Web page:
Readers of my columns for Accountingweb.com know I often discuss changes introduced by the Tax Cuts and Jobs Act (TCJA). In particular, I devoted an entire one to new rules that prohibit individuals who itemize on Form 1040’s Schedule A from deducting fees for preparation of returns or tax planning.
I’m using this column to provide additional details about the restrictions. They apply to 1040 forms for 2018 that will be filed in 2019. The revised rules are subject to important exceptions that provide partial relief for many taxpayers.
What follows are reminders for accountants, attorneys, financial planners, enrolled agents and other tax professionals on how to explain the changes to their clients. Preparers should tell qualifying clients they remain entitled to claim some of their fees.
How come? Well, the TCJA left unchanged long-standing rules that authorize fee splitting for those portions of tax preparation and planning fees that are allocable to Schedule C (profits or losses from business), Schedule E (income from renting vacation homes or other properties, royalties, partnerships and S corporations) or Schedule F (profits or losses from farming).
Consequently, clients can continue to avail themselves of such fees on Schedules C, E or F to offset business, rental or farming income. They’re similarly allowed to claim fees for fighting audits of Schedule C, E or F activities.
My recommendation: Preparers ought to revise their statements for fees to reflect their charges allocable to Schedules C, E or F. Clients should retain those statements and can claim such charges on their 1040s for the following year.
An example: Sunny von Earhart is a self-employed writer who receives significant amounts of book royalties and payments for magazine articles. She pays preparer Prudence $1,500 in 2019 for the completion of her 2018 return. Prudence tells Sunny that her invoice attributes $900 of the fee to completion of Schedule C and that she will claim it when she prepares the 2019 return.
Tax-savvy Sunny responds that they’re navigating terra incognita. She wonders whether the IRS will accept Prudence’s allocation. I’d say Prudence should tell Sunny that the agency likely will be agreeable as long as the $900 is a reasonable number, as opposed to one that’s frontloaded.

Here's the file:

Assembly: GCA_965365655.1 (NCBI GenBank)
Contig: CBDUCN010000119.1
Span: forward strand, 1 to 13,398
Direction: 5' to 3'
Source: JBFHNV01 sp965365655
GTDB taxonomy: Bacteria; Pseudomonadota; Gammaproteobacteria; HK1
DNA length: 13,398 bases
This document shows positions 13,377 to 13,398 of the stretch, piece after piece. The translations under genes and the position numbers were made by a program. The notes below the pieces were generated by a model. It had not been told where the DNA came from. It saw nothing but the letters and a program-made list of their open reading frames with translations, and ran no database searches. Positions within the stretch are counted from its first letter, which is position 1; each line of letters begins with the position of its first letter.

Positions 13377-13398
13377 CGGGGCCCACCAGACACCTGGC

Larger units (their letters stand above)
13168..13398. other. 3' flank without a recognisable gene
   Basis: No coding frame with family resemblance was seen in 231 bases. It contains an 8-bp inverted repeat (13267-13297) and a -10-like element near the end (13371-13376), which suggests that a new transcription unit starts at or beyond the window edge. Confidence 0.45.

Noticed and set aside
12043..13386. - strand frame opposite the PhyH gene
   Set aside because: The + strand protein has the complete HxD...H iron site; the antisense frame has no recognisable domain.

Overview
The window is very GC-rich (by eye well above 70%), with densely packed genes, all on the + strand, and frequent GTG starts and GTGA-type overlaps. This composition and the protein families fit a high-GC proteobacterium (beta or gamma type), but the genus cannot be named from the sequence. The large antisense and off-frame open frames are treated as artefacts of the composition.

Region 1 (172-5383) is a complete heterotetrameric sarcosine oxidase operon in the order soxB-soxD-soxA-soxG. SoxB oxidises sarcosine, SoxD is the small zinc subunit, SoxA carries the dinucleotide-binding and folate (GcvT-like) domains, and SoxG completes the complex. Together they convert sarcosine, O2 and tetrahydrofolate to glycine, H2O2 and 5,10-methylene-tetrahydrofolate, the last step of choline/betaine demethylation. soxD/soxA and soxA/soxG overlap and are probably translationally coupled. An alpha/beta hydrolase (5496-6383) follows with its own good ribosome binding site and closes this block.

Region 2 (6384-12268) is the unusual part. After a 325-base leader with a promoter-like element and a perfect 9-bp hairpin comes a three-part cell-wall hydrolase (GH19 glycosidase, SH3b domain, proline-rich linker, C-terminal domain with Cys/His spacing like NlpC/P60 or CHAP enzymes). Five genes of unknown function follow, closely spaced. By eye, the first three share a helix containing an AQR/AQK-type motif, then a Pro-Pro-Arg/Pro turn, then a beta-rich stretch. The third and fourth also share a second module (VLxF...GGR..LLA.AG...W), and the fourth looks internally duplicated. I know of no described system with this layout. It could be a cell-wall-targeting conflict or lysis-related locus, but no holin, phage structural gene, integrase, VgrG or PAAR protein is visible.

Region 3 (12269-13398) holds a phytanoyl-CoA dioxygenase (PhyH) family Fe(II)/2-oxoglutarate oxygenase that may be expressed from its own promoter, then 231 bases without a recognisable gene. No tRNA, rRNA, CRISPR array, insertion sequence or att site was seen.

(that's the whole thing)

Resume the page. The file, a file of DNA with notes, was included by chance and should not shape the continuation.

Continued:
Fast forward to 2020, when Sunny returns to Prudence for the completion of her 2019 return. For 2019, Sunny falls into a 30% federal and state bracket. While she can’t claim any deduction on 2019’s Schedule C for $600 of the previous year’s $1,500 total tax preparation fee, she can claim $900 of it. The write-off reduces her federal and state levies by $270.
Another plus for Prudence and other preparers who seek to ingratiate themselves with their clients and distinguish themselves from ferocious competitors? Many clients will beam when they’re alerted to another positive outcome: The $900 deduction on Schedule C doesn’t just reduce the amount Sunny shows as net profit. It also decreases the amount of her earnings subject to income taxes and any applicable state taxes.
It also decreases the amount of her business income subject to self-employment taxes (otherwise known as Social Security taxes for the self-employed). Sunny, like many other freelancers, shells out more for self-employment taxes than for income ones.
A reminder for accountants who would welcome advice on how to alert clients to tactics that trim taxes for this year and even give a head start for next year: Delve into the archive of my articles (more than 250 and counting).
Attorney and author Julian Block is frequently quoted in the New York Times, Wall Street Journal, and the Washington Post. He has been cited as “a leading tax professional” (New York Times), an “accomplished writer on taxes...